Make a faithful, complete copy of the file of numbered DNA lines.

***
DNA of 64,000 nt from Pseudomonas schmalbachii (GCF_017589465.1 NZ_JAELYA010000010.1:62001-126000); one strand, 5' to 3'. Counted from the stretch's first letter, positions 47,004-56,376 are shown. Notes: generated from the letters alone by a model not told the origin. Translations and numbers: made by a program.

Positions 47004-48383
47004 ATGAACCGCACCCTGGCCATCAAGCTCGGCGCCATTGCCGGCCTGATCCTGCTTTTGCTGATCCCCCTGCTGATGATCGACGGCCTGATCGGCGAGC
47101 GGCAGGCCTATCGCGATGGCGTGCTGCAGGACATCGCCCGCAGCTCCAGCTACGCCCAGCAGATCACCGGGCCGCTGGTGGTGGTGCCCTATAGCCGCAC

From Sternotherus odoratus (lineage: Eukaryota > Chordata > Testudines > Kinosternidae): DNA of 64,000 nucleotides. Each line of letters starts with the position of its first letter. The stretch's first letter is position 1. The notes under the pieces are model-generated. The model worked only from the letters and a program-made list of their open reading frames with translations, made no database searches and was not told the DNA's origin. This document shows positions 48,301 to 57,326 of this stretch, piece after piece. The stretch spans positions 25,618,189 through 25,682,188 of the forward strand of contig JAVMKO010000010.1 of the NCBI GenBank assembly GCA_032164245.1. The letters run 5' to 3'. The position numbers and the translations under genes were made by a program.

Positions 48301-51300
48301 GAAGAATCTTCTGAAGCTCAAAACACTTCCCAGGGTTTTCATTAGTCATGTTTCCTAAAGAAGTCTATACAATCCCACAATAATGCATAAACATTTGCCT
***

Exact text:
DNA of 64,000 nt from Pseudomonas schmalbachii (GCF_017589465.1 NZ_JAELYA010000010.1:62001-126000); one strand, 5' to 3'. Counted from the stretch's first letter, positions 47,004-56,376 are shown. Notes: generated from the letters alone by a model not told the origin. Translations and numbers: made by a program.

Positions 47004-48383
47004 ATGAACCGCACCCTGGCCATCAAGCTCGGCGCCATTGCCGGCCTGATCCTGCTTTTGCTGATCCCCCTGCTGATGATCGACGGCCTGATCGGCGAGC
47101 GGCAGGCCTATCGCGATGGCGTGCTGCAGGACATCGCCCGCAGCTCCAGCTACGCCCAGCAGATCACCGGGCCGCTGGTGGTGGTGCCCTATAGCCGCAC

From Sternotherus odoratus (lineage: Eukaryota > Chordata > Testudines > Kinosternidae): DNA of 64,000 nucleotides. Each line of letters starts with the position of its first letter. The stretch's first letter is position 1. The notes under the pieces are model-generated. The model worked only from the letters and a program-made list of their open reading frames with translations, made no database searches and was not told the DNA's origin. This document shows positions 48,301 to 57,326 of this stretch, piece after piece. The stretch spans positions 25,618,189 through 25,682,188 of the forward strand of contig JAVMKO010000010.1 of the NCBI GenBank assembly GCA_032164245.1. The letters run 5' to 3'. The position numbers and the translations under genes were made by a program.

Positions 48301-51300
48301 GAAGAATCTTCTGAAGCTCAAAACACTTCCCAGGGTTTTCATTAGTCATGTTTCCTAAAGAAGTCTATACAATCCCACAATAATGCATAAACATTTGCCT